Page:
Skip to Main Content
Text size: SmallMediumLargeExtra-Large

Targeting Head and Neck Cancers for Immunotherapy

Integrative Biology and Infectious Diseases Branch, DER, NIDCR


The primary goal of this initiative is to encourage basic and preclinical studies aimed at identifying and testing tumor-neoantigens that arise as a result of somatic mutations to be used as therapeutic targets for head and neck cancers (HNC), including salivary gland cancers.


About 49,000 new cases of HNCs are diagnosed each year in the U.S. In comparison with other cancer types, the 5-year survival rate for individuals with HNC is ~50% and has improved only marginally during the past few decades. The impact of current cytotoxic chemotherapies on HNC is limited by resistance to therapy and disease recurrence. In addition to the limited survival rates, some of the major problems with the current treatment modalities of HNC include their lack of specificity and the attendant cytotoxicity to normal cells that lessen their therapeutic effectiveness. Furthermore, current treatment regimens that include surgery, radiation, and chemotherapy often lead to morbidity that reduces the quality of life for HNC patients.


Advances in genomics and high throughput screening methods have provided us with the tools to identify molecular abnormalities (e.g. genetic changes) and aberrant signaling pathways that are specific for cancer cells. These advances have created opportunities for developing targeted therapies for cancer cells with limited toxicity for normal cells. Among such targeted therapies, cancer immunotherapy has long been recognized as an attractive alternative as it allows the mobilization of the host’s immune system to identify and eliminate tumor cells actively (1, 2). However, the paucity of information on immune escape mechanisms employed by tumor cells and the lack of tools to identify tumor neoantigens precisely, have impeded the development of immunotherapeutic strategies in the past. Recently, some of these obstacles have been overcome resulting in new approaches that prime the immune system to counteract cancer cell growth. One of the promising immunotherapeutic strategies in this category is immune checkpoint inhibitor blockade, which involves the use of antibodies against checkpoint inhibitory proteins that normally inactivate T-cell mediated responses (3). Checkpoint inhibitor blockade has developed into a viable therapeutic option for some individuals with immunogenic tumors, which elicit a robust immune response because of a large number of tumor-associated genetic changes and high level of neoantigen expression.

While the targeted inhibition of immune checkpoint proteins has led to successful treatment of several cancers, many individuals with cancers do not respond to this therapy due to the lack of substantial neoantigen expression on their tumors that in turn leads to limited T-cell responses. In this regard, data have shown that the expression of neoantigens increases proportionally with the mutational load of tumors (4). The higher mutational load of specific tumor types is related generally to the extent of exposure of normal tissues to physical (e.g. melanomas) or chemical (e.g. lung cancers) carcinogens. Interestingly, HNCs also belong to a group of cancers with high numbers of somatic mutations and therefore these tumors are expected to express multiple neoantigens that could be exploited to prime the immune system against them (5). However, there have been no systematic efforts to identify and validate the presence of tumor specific neoantigens in HNCs even though there is ample evidence to predict a high mutational load due to the known overlap of mutagenic risk factors of HNCs and lung cancers (i.e. tobacco). While among HNCs, salivary gland tumors have a comparatively low mutational load, they frequently express unique fusion proteins that may perform functionally as neoantigens and thus could provide antigenic targets for immunotherapeutic approaches. The results described above suggest that strategies combining checkpoint inhibitor blockade with therapies to enhance immune recognition of tumor neoantigens may generate better treatment options for HNC (6). Unfortunately, at this time little information is available on the identity and specific characteristics of HNC tumor neoantigens and the potential of immune checkpoint inhibitors to counteract HNC growth and progression. Closing these gaps of knowledge constitutes the focus of this FOA.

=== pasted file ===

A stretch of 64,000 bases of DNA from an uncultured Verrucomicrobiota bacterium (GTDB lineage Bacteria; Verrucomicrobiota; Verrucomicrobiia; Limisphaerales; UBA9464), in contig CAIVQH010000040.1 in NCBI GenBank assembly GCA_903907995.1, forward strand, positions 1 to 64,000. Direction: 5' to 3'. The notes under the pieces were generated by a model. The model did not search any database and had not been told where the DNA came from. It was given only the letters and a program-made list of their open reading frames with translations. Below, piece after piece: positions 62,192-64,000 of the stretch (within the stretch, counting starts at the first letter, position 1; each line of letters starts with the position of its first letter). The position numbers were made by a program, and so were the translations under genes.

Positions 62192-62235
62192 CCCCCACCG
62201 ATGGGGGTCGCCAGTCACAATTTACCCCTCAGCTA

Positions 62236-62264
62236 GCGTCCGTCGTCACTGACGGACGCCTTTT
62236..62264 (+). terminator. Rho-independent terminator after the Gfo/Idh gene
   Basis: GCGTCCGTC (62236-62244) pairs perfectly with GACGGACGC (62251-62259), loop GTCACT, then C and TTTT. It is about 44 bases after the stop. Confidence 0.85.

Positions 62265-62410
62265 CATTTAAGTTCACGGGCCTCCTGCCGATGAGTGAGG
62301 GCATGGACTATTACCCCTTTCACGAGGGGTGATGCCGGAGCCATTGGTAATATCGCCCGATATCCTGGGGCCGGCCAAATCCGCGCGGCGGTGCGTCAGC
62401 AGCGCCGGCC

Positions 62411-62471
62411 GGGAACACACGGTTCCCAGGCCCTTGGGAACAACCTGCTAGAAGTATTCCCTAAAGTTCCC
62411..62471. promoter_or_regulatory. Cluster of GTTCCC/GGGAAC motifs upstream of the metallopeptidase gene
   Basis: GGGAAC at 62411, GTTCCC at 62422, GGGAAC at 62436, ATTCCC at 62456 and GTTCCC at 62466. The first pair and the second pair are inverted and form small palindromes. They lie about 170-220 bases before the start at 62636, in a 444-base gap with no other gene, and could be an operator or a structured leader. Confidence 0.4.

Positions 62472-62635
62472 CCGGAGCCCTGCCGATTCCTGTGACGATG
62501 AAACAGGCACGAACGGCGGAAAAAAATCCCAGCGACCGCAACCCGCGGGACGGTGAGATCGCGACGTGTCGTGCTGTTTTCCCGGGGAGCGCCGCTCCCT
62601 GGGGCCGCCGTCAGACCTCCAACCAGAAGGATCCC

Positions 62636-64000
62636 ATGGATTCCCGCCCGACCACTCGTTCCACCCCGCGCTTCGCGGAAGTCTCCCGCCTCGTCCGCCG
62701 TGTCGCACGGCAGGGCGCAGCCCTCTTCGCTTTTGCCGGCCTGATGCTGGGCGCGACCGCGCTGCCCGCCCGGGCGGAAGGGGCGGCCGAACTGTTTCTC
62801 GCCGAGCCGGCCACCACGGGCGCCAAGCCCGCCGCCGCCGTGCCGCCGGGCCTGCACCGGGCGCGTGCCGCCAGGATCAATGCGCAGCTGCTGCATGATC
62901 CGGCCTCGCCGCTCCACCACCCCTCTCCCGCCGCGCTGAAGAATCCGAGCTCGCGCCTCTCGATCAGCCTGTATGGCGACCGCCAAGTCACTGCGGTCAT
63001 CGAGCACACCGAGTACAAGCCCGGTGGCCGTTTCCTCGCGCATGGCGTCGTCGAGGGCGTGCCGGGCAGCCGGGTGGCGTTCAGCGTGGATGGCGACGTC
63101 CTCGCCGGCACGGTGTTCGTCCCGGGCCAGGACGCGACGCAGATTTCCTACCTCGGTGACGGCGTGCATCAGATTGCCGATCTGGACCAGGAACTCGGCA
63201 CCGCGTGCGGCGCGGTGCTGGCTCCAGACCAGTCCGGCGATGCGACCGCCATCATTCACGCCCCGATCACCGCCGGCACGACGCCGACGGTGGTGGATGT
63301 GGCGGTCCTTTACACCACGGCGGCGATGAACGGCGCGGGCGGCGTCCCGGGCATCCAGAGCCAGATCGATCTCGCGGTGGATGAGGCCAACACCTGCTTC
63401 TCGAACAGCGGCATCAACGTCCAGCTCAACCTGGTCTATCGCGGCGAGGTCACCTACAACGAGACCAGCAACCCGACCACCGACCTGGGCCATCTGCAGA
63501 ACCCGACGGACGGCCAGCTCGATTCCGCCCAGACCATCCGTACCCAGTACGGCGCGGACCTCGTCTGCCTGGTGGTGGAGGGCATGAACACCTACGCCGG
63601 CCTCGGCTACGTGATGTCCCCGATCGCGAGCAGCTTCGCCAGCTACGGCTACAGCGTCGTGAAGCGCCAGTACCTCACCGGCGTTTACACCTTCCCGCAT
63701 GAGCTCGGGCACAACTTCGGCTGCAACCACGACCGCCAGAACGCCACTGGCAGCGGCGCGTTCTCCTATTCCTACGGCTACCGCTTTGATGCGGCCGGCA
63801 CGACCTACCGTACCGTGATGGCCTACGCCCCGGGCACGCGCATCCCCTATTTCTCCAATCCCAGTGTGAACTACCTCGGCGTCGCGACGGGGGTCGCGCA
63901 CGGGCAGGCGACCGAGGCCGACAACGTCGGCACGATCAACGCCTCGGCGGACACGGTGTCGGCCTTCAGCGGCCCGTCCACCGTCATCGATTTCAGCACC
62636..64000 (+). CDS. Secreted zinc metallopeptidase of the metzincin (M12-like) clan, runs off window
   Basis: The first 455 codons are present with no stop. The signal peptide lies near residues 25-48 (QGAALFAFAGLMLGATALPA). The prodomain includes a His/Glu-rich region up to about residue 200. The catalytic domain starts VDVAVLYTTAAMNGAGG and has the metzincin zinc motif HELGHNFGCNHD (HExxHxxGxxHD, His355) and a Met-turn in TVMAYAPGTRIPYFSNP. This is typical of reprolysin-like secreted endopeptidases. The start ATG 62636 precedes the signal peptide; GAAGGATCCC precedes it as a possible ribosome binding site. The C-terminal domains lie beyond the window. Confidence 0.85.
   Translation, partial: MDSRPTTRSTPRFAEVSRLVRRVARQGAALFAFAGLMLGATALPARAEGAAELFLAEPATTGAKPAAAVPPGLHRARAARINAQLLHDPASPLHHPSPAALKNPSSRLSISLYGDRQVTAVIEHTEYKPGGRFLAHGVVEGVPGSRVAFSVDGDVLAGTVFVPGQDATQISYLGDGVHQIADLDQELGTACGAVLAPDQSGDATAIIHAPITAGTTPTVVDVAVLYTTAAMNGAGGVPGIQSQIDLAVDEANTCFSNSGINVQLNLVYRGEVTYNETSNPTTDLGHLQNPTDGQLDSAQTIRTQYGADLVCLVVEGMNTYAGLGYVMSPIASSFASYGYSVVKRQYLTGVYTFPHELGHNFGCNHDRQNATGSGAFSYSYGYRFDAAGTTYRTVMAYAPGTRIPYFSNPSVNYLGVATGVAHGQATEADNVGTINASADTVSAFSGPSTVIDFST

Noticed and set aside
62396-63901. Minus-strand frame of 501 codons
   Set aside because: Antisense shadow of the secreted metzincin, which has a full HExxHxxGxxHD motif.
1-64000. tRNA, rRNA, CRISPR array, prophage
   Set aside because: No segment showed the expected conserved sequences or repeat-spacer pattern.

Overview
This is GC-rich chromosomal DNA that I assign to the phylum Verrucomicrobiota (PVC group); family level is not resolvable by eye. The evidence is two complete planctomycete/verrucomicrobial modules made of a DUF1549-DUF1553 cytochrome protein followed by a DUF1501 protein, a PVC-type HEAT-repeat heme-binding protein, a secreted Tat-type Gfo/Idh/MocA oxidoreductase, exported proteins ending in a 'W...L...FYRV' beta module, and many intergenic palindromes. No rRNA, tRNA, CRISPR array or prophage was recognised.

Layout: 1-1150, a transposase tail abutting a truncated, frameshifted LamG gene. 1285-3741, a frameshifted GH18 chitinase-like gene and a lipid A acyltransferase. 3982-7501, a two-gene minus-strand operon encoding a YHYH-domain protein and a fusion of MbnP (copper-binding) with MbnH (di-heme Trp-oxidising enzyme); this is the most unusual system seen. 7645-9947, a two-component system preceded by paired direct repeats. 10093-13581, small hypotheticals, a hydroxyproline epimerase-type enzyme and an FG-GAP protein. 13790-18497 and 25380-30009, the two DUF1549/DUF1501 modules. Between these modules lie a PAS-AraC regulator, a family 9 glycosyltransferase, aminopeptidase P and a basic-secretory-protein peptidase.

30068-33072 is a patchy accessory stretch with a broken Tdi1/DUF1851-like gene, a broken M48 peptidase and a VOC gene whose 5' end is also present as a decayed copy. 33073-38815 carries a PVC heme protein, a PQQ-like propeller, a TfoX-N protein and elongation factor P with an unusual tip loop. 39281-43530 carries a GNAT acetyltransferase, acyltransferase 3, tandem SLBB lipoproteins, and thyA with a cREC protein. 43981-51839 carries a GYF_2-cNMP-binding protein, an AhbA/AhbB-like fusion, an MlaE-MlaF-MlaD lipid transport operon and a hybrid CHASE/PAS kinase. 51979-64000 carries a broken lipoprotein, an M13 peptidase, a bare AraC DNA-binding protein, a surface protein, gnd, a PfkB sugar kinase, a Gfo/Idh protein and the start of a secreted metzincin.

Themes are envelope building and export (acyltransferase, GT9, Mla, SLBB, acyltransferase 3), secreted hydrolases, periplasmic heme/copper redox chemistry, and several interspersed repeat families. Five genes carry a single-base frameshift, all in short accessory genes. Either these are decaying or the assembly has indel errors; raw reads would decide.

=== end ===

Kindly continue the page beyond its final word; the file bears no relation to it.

The scope of this initiative includes, but is not limited to:

  • Identification of novel tumor neoantigens in HNCs, including salivary gland tumors.